Is Communism Good for the Environment?

4 Aug

By: Bart Zych

The environment is a hot topic.  Dare I say a fad?  It’s debated everywhere, from politics to business and everywhere in between.  Yet to me, buzz-words starting with “carbon-” (neutral, footprint, friendly), or “green” are not only meaningless, but they sound like a part of some in-crowd joke.  Am I mocking the potentially disastrous effect that unconstrained human development has on the earth?  Not at all, but I am mocking our band-aid solutions to it.  At the same time I consider our society’s addiction to consumerism equally absurd.  Let me briefly elaborate.

I was born and raised in a communist country where everything was limited, including food.  Wasting things was not an option.  When things broke, they were fixed, not replaced with new things.  There was no choice between organic vs non-organic food because farmers couldn’t afford pesticides.  Baked goods, when available, were only considered good for a day or two because bakers didn’t have access to preservatives.  The same was true for most other prepared foods.

People relied on each other for help.  Within communities people exchanged services such as car repair for things like building materials.  Bartering, if you will, but it was done out of necessity and not choice.  People had to live with what they had.  In short I was brought up in a society that was not consumer-focused.

People ate organic food, reused as much as possible, used bicycles and transit such as buses and trains because cars were difficult to buy and very expensive.  They helped each other because social programs either didn’t exist or were unreliable.  Willingly or not, for the most part we lived in what could be called today an “environmentally friendly” society (although the impact of government and industry was a different matter).

I am not advocating communism by any means.  Personal freedom was virtually nonexistent, many people suffered, many were imprisoned or killed for speaking and acting against the regime, and the country as a whole was essentially isolated from the rest of the world.  The point I am making is that access to goods and services, the types of goods and services available, and the processes involved in making them accessible have a significant influence on a society’s way of life and its impact on the environment.  To live more in tune with our natural environment we must evaluate our addiction to consumerism, and the role industry and government play in mitigating this addiction.  More importantly, business and industry must continue to learn from and model the processes used to create and dispose of goods based on processes in nature, the only truly sustainable system that we know of.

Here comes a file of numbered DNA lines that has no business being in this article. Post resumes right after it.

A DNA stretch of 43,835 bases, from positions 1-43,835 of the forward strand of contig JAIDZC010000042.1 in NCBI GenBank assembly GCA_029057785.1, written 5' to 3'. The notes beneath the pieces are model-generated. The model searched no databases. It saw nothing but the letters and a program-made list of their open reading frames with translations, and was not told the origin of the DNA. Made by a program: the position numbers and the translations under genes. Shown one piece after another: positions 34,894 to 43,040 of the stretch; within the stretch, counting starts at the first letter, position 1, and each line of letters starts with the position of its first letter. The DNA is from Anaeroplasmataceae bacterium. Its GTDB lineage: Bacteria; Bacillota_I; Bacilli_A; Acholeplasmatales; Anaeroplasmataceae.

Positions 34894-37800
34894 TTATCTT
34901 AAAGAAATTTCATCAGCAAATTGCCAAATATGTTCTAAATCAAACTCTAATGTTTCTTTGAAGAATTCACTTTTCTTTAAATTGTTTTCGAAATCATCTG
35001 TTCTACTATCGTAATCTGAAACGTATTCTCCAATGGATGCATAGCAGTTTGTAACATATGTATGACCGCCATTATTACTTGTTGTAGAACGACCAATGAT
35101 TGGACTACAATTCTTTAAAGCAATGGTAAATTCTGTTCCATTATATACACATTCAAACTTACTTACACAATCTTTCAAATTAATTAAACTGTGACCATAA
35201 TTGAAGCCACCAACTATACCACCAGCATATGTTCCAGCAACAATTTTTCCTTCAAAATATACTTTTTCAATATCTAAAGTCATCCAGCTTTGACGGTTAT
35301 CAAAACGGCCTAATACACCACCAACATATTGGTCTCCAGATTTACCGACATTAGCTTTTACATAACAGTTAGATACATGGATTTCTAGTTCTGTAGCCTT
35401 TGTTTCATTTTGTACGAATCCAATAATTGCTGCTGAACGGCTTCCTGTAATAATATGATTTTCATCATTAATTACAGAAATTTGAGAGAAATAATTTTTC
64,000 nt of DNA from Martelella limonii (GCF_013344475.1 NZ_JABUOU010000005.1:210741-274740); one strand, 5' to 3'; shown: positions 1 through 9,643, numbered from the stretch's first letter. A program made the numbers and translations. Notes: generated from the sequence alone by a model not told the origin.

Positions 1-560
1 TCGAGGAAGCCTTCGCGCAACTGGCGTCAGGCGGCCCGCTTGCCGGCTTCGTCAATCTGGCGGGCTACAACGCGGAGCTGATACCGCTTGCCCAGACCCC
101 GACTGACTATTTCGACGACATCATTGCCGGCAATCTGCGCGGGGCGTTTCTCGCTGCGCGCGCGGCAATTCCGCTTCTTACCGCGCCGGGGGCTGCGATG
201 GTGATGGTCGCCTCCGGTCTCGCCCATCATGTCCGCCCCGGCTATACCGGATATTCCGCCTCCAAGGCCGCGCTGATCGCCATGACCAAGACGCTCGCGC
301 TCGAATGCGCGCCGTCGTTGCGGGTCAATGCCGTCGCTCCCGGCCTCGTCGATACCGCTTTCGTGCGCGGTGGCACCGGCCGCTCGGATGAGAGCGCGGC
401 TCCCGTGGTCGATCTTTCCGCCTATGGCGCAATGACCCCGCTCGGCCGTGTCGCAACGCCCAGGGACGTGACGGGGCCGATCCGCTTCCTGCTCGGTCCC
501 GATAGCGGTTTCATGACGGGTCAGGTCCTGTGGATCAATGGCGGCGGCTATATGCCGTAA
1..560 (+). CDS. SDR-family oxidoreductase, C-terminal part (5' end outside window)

So what can we do now as individuals, clichés aside?  Like most I’m not giving up my car, but I walk wherever I can, because I like it.  I avoid wasting things as much as possible, not only because of the environment, but mainly because I feel guilty knowing that people in other parts of the world would happily use it.  Before I buy anything I first ask myself if I really need it, because I don’t like clutter.  If something breaks or stops working, I try to fix it before throwing it away.   I live my life as a citizen of the world, not just this prosperous country.

About the Author

Bart Zych is a Vancouver, BC (Canada) based business strategy consultant (www.thestrategydoctor.com) specializing in helping small businesses to survive, compete, and succeed, and medium-sized businesses to regain and define their continuity of direction.

Bart has been a successful manager of small business, helping to define core strengths, focus, and as a result increase revenue and profitability. For over 10 years he has worked with various organizations and fortune 500 companies such as Canon Canada and Pitney Bowes, helping them grow revenues in their corporate sales divisions.

He earned his MBA from the Schulich School of Business with a focus on Competitive Strategy and Management Information Systems. His passion is combining business and psychology to not only address corporate strategy, but also the various and complex human factors that play a significant role in developing and shaping it.

(ArticlesBase SC #2953925)

Article Source: http://www.articlesbase.com/Is Communism Good for the Environment?

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One Response to “Is Communism Good for the Environment?”

  1. Mr. Kerouac August 4, 2010 at 2:08 pm #

    Everyone should have a taste of communism. Calling Obama a communist is laughable. Unfortunately the ignorant stay ignorant and the consumers get consumed.

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